The COVID-19 pandemic has forced many organisations to shift their business online and their employees to work from home. As a result, businesses have had to quickly adjust and scale up their infrastructure, sometimes with security as an afterthought.
A recent business continuity survey conducted by Gartner revealed that just 12 percent of IT organisations were prepared to deal speedily with an incident like we are experiencing with the Coronavirus.
VDI is easier to manage and keep up-to-date than large pools of physical desktops, and if admins properly patch and maintain their systems, VDI is much more likely to ward off attacks.
Virtual desktop users are no less susceptible to error and poor security practices than users on physical desktops. They can visit infected websites, open questionable email attachments, click embedded links, transfer sensitive data to unapproved devices, use unauthorised applications and services and take numerous other steps that can put the corporate network and sensitive data at risk.
A VDI deployment is also vulnerable to poor management practices and improper settings configurations.
Virtual desktop security is a much more complex process than physical desktop security. VDI security requires specialised tools and the expertise to implement them. Yet, many organisations continue to use traditional tools designed for physical desktops, which are limited in scope and effectiveness.
Common risks impacting data in VDI environments include ransomware, social engineering, drive-by downloads, network sniffing, vulnerability exploits, insider threats, privileges escalation, and malware. Some would claim VDI is a more secure option, mainly because one can terminate the VDI instances once done, but the overall security state is as strong as its weakest link — and VDI deployments tend to be exactly that for several reasons:
To address security, manageability, and performance needs, security software needs to meet the following benchmarks before VDI deployment:
Some VDI scenarios like “non-persistent” terminate each individual session and always start from the base image. Products that rely on updates will create an “AV storm” every time users login because they mandate an update.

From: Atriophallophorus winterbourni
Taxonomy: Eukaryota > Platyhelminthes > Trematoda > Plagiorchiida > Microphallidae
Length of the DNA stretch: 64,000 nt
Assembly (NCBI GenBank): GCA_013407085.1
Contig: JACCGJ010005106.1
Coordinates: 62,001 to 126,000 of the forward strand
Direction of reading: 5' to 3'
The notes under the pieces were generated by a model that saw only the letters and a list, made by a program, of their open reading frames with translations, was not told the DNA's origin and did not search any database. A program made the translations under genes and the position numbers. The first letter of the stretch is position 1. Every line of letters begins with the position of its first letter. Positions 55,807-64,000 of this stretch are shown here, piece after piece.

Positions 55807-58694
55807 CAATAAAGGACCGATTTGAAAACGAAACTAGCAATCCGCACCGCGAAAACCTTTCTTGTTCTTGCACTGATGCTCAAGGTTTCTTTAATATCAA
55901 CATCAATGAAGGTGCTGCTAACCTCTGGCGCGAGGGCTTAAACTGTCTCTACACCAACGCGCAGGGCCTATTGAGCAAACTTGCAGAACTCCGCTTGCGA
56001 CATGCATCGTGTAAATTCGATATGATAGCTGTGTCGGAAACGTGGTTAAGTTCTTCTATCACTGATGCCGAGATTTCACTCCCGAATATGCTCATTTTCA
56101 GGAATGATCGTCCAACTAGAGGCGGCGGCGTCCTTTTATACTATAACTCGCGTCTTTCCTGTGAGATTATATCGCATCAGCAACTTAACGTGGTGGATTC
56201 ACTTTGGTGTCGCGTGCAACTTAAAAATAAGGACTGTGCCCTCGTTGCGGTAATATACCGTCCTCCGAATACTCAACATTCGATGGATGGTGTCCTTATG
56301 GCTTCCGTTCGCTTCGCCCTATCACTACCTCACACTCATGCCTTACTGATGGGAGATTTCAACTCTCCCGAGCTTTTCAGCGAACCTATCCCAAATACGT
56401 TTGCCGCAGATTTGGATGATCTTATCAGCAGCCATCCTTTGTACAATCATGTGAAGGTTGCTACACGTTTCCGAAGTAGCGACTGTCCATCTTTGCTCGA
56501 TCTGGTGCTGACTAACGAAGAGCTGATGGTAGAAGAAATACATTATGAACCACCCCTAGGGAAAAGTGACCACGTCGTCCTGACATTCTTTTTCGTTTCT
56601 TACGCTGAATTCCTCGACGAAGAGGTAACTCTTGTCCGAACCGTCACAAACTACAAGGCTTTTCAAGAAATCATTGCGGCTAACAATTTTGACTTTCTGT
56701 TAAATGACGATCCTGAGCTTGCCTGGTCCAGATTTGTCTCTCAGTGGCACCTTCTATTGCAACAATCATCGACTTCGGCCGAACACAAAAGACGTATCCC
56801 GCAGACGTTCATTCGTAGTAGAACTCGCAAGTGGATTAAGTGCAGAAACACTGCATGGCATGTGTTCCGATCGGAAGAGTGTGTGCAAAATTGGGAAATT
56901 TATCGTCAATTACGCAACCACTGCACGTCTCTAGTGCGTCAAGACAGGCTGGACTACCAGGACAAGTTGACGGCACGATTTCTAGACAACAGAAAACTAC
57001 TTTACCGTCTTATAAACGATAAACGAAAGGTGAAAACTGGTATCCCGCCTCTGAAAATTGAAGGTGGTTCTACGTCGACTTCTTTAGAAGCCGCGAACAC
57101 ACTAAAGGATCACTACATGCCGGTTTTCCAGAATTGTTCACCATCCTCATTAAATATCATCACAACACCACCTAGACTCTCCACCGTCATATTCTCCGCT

In VDI environments, device naming conventions cannot be ensured or standardised. Most VDI vendors allow setting naming conventions, but names often repeat with new sessions. An AV product which manages VDI without retiring closed sessions leads to numerous “phantom devices” rendering a distorted operational view and inability to manage assets effectively at scale.
If you don’t ensure the golden image is flawless, you are taking a considerable risk. Products which solely rely on “seeing” the malware dropped to the disk or simply checking only on file execution are not sufficient for this attack surface, leaving your VDI environment vulnerable.
Some vendors offer dedicated agents for VDI albeit with limited functionality, leaving VDI environments as an exposed attack surface. Look for vendors who do not compromise and can deliver full protection, visibility, and response capabilities. VDI endpoints should also be surfaces where SOC analysts can threat hunt, because if suspicious activity is identified, you need to get to the root of the suspicious activity to find the real infection trail.
There are two common licensing models:
Naturally, look for a concurrent license model as it will reduce your costs.